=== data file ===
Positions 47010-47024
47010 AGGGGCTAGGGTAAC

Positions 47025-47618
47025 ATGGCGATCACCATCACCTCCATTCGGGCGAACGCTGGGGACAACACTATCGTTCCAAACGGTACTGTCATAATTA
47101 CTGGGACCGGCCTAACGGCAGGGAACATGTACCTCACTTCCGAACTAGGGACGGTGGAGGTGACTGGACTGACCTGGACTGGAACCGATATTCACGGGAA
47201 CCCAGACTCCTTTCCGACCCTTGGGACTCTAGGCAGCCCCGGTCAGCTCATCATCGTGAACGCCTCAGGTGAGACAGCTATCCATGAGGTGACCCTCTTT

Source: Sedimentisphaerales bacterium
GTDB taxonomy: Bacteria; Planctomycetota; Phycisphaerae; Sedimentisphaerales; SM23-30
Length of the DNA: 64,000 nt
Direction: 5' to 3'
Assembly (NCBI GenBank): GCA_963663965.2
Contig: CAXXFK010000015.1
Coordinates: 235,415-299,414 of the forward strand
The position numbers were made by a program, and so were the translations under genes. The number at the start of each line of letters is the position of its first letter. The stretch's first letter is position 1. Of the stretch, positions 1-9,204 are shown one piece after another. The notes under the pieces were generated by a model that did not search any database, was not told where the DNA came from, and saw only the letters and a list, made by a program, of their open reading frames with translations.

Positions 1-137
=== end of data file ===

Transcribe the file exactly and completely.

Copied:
Positions 47010-47024
47010 AGGGGCTAGGGTAAC

Positions 47025-47618
47025 ATGGCGATCACCATCACCTCCATTCGGGCGAACGCTGGGGACAACACTATCGTTCCAAACGGTACTGTCATAATTA
47101 CTGGGACCGGCCTAACGGCAGGGAACATGTACCTCACTTCCGAACTAGGGACGGTGGAGGTGACTGGACTGACCTGGACTGGAACCGATATTCACGGGAA
47201 CCCAGACTCCTTTCCGACCCTTGGGACTCTAGGCAGCCCCGGTCAGCTCATCATCGTGAACGCCTCAGGTGAGACAGCTATCCATGAGGTGACCCTCTTT

Source: Sedimentisphaerales bacterium
GTDB taxonomy: Bacteria; Planctomycetota; Phycisphaerae; Sedimentisphaerales; SM23-30
Length of the DNA: 64,000 nt
Direction: 5' to 3'
Assembly (NCBI GenBank): GCA_963663965.2
Contig: CAXXFK010000015.1
Coordinates: 235,415-299,414 of the forward strand
The position numbers were made by a program, and so were the translations under genes. The number at the start of each line of letters is the position of its first letter. The stretch's first letter is position 1. Of the stretch, positions 1-9,204 are shown one piece after another. The notes under the pieces were generated by a model that did not search any database, was not told where the DNA came from, and saw only the letters and a list, made by a program, of their open reading frames with translations.

Positions 1-137